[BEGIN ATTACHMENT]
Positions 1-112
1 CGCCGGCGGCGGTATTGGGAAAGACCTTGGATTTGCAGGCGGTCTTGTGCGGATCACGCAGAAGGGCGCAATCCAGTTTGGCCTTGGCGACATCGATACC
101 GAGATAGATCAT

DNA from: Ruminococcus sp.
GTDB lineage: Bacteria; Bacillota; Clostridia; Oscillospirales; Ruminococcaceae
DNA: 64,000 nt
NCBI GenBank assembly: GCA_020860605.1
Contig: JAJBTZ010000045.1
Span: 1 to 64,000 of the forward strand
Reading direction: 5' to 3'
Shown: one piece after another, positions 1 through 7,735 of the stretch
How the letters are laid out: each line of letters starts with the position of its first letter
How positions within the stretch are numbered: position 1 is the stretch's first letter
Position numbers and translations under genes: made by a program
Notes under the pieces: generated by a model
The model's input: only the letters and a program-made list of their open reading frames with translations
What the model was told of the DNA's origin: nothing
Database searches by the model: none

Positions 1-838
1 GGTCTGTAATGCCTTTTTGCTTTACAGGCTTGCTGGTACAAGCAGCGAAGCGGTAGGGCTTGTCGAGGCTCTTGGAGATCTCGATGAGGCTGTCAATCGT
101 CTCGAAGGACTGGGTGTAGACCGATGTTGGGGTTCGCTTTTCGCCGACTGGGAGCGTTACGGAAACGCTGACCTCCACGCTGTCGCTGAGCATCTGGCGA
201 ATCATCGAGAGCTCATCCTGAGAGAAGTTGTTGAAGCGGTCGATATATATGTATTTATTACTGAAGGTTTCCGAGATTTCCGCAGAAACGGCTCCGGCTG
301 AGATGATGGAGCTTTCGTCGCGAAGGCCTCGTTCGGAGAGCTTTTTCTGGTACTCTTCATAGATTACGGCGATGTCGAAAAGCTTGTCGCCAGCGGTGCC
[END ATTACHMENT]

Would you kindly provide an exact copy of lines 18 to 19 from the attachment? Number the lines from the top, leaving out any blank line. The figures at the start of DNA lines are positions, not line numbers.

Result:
Database searches by the model: none

Positions 1-838